My poor car is broken. It hasn’t been well since Monday night, when the steering felt heavy as I parked up. Hoping that it was a low revs problem, I tried to drive to work on Tuesday morning, but after about five minutes of optimistic revving, I realised that finishing the twelve mile journey would not be sensible and pulled in at the local service station.
Luckily, the service station is right next to the train station.
So my journeys to work over the past few days have looked a lot like this. It’s autumn cool and misty but with a strong, low summer sun still hanging in there. I’ve enjoyed the cycling and walking part of it, and being able to read on the train (Miriam Toews’ A Complicated Kindness is my book of choice at the moment), although this does add a total of an hour a day onto my journey so not something I could sustain on a regular basis.
Even though my car broke down, Tuesday was pretty cool:
- My manager didn’t mind that I was late and said don’t worry about making up the extra hour.
- I got a lift back home close to my house from my co-worker, who was off with his wife to some function in the north of the county.
- I then got a lift all the way back home from my friend, Kath, who runs the village shop. It’s nice that often around here, it happens that when you are walking around, someone you know will see you and offer you a lift.
- My parents phoned in the evening.
Usually number 4 induces a mixture of boredom and dread. Especially as I am not sure what’s up with my dad at the moment, but he’s taken to wanting to get to know me and my sister more, and expressing regret and that kind of stuff. I’ve always been very cagey about showing how I feel to my family. I always felt that as no-one was really interested in giving me what I wanted, only what I should have, that it was important to guard my feelings closely and protect them.
He’s been wanting to get closer for a while, but I’ve never been ready. I’ve wanted to hold on too much to this need to protect myself. It’s only recently that I’ve started to feel properly like a grown up, and part of growing up is not being imprisoned by the habits of your upbringing any more.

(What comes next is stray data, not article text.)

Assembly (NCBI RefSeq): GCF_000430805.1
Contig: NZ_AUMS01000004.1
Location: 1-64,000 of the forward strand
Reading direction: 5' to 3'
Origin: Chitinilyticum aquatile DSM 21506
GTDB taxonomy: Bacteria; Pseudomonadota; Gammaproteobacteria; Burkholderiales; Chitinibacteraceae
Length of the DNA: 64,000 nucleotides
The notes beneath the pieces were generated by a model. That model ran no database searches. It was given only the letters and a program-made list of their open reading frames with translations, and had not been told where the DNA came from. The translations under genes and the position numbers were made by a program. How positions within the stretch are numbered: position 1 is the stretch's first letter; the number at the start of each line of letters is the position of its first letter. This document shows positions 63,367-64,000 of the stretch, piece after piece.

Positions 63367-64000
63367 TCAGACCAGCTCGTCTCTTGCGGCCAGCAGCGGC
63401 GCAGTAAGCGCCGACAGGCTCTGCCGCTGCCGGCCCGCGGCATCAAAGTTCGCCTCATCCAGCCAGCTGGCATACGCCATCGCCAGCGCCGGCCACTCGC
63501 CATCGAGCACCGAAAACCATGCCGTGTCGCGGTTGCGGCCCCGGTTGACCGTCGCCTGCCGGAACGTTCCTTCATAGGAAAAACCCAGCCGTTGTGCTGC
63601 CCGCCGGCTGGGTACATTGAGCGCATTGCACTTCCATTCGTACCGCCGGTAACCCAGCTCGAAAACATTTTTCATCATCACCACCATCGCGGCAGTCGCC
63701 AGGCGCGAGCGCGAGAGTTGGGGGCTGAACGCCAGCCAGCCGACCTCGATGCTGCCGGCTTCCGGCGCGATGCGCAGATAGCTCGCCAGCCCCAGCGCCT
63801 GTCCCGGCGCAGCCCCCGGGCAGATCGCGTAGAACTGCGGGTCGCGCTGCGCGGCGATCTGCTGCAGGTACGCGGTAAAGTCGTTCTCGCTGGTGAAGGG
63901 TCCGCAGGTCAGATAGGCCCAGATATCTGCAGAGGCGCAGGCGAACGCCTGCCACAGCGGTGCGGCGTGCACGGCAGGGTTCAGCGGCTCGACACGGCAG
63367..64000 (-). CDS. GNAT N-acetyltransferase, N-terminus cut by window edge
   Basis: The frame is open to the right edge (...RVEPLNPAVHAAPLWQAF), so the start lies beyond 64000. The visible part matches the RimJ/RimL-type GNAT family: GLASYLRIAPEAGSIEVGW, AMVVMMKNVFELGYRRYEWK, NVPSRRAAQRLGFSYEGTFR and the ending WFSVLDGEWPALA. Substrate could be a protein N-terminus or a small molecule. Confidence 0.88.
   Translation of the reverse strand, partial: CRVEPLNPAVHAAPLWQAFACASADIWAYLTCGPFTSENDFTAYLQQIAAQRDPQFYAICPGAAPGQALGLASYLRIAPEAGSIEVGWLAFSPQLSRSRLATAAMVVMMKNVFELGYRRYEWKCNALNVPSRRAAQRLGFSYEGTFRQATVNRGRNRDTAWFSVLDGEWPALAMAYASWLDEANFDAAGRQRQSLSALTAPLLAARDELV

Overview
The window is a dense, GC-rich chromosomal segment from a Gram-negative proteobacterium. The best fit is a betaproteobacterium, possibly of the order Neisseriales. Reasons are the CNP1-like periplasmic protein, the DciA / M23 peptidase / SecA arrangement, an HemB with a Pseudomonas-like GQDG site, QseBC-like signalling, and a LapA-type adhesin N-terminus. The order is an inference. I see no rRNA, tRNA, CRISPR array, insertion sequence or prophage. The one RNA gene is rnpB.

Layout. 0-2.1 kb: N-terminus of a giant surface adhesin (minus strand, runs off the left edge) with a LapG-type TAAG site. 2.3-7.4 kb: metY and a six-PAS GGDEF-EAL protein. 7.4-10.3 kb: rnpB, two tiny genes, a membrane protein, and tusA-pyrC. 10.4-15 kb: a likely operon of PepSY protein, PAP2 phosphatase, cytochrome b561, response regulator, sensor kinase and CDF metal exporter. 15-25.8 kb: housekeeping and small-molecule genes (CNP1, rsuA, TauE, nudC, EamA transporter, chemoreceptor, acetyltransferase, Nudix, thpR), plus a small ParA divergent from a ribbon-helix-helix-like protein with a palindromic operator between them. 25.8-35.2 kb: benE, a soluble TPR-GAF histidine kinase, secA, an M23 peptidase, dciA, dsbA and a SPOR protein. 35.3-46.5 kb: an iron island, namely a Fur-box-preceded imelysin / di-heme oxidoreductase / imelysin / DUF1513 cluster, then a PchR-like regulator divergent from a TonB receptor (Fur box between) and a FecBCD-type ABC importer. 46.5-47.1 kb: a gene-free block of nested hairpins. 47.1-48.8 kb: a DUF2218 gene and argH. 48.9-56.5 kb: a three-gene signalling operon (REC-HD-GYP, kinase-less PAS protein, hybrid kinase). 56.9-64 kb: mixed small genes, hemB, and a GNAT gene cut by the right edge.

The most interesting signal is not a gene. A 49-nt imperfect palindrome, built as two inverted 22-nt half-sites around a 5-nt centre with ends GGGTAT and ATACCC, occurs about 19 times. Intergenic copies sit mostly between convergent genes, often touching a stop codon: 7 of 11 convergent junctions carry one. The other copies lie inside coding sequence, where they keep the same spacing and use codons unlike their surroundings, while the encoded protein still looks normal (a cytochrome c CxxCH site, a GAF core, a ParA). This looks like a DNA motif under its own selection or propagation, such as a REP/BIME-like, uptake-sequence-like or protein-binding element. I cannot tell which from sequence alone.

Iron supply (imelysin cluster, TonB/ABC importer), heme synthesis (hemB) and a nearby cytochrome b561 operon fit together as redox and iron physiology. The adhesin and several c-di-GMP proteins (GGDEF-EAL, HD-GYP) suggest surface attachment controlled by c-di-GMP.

On Tuesday evening, my mum phones, as usual. After a few minutes talking about their holiday, she says my dad wants to talk. My dad never talks on the phone. He never even answers the phone, because it’s never for him. But today he wants to talk, and we get back to the subject of getting closer.
My dad’s aim of getting closer is always weirdly tied in with the fact that one day he and my mum will need looking after. He worries that if we don’t sort out whatever issues we have had as a family, it’ll be miserable for he and/or my mum when it comes to being dependent on me or my sister.
I find this attitude towards life a bit hollow. I’m not sure what my dad likes to do, or what he lives for, or what he wants. Only that his (well, really, our whole family’s) bucket list looks something like this: 1) Be safe. 2) Be secure. 3) Whaddya mean, you want to see more items than just those two???
Usually during these prematurely end-of-life conversations, I mutter that everything will work out fine. Just like everything’s always worked out fine for me, because I’ve felt that I have to make it so. I have this overriding sense of duty, you see, this compulsion for everything to be OK.
But this time I say, “It’s not that I want to avoid the subject. But we’re talking fifteen years at least before you become dependent. And there are lots of things you could do with your life in that time. There are lots of positive things we could do and talk about. It’s not all about working out what is going to happen at the end and making sure that is going to be all right.”
I’ve never said anything like that before. I’ve never been really open about what I want. He said actually, I’d made a good point. We went on to have a really nice conversation for the next fifteen minutes or so, not too intense but open and respectful.
It would be nice to get closer. I would like that too. I wonder a lot whether I am brave enough to do this, because it seems like an overwhelming journey to undertake.